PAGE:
A village in Ooh-Tah Where the roofs are thatched with gold If I could let myself believe I know just where I’d be Right on the next bus to paradise Sal Tlay Ka Siti — The Book of Mormon (the musical) This morning, when I told Yvonne that I was going to put my hearing aids in, she said, “Huh?” and guffawed loudly when I repeated myself. She has pulled that little gag on me countless times, and I’ve fallen for it every single time. …
I am not really a cruise vacation sort of person. I prefer to spend enough time in foreign ports to get a feel for places, to experience life there even if I’m not actually living the way the locals live. But the cruise I’m on right now is really, really good and I can finally appreciate why some people make cruising their first choice for travel. Of course, it depends on the ship. …
As we headed out of our hotel in Siem Reap, Cambodia, young hotel staffers near the door greeted us with wide smiles and folded palms. I’m sure it was required of them, but over time we found that their warmth and friendliness were very genuine. Buddhism’s call for kindness to others is part of Cambodia’s culture and there was a gentleness to many of the people we met during our time in Cambodia.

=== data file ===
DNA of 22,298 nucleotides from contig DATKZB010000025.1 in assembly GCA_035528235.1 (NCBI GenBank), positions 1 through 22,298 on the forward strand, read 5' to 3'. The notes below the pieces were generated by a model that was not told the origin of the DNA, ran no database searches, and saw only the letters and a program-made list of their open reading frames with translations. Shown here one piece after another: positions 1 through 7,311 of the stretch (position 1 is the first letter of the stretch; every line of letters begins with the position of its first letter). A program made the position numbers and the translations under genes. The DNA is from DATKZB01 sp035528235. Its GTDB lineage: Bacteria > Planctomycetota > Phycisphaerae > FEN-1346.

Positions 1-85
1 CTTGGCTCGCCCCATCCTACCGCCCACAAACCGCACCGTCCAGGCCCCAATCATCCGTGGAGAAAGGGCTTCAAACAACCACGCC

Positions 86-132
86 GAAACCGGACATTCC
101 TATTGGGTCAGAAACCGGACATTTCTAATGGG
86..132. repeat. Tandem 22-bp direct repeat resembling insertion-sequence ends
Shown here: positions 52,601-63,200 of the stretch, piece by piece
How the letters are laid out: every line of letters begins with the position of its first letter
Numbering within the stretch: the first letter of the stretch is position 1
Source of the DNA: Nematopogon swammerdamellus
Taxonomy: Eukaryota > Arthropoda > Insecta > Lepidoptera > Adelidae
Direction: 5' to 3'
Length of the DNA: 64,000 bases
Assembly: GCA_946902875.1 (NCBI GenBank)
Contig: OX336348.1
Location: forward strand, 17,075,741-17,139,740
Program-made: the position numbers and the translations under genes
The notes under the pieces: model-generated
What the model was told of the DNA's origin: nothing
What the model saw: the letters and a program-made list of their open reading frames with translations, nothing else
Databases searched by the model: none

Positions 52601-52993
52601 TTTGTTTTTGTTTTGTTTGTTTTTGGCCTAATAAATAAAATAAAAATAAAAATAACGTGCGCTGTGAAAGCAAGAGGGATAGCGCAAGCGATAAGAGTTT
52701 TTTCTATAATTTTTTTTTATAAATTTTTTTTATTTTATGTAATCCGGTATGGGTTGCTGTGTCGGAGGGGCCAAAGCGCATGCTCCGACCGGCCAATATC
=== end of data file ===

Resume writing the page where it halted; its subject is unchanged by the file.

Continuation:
Outside, several tuk-tuks offered us rides. We declined, preferring to walk the short distance to the tourist market area, where there were hundreds of shops all selling basically the same stuff: cheap jewelry, clothing, and leather goods. High-quality, gray-market Nike and Under Armor shirts can be had for $5 if you’re willing to negotiate. …
I was thrilled and honored last year when an abridged version of “Moroccan and a Half” was published on Hidden Compass, an online travel magazine. There, I got to share space with some amazing and even famous writers and photographers. This past March 1, I was equally honored when the original unedited version won a Solas Award in the Destination Story category from Travelers Tales. Here is that story.
Moroccan And A Half To understand a people, you must live among them for 40 days.-Arabic proverb
The taxi driver glared at me when I demanded that he use le compteur. “What do you think that is?” he snapped in French, pointing at the already-running meter under his dash. Looking both pained and angry, he glanced into the rear-view mirror at another passenger already in the back, then turned again to face me.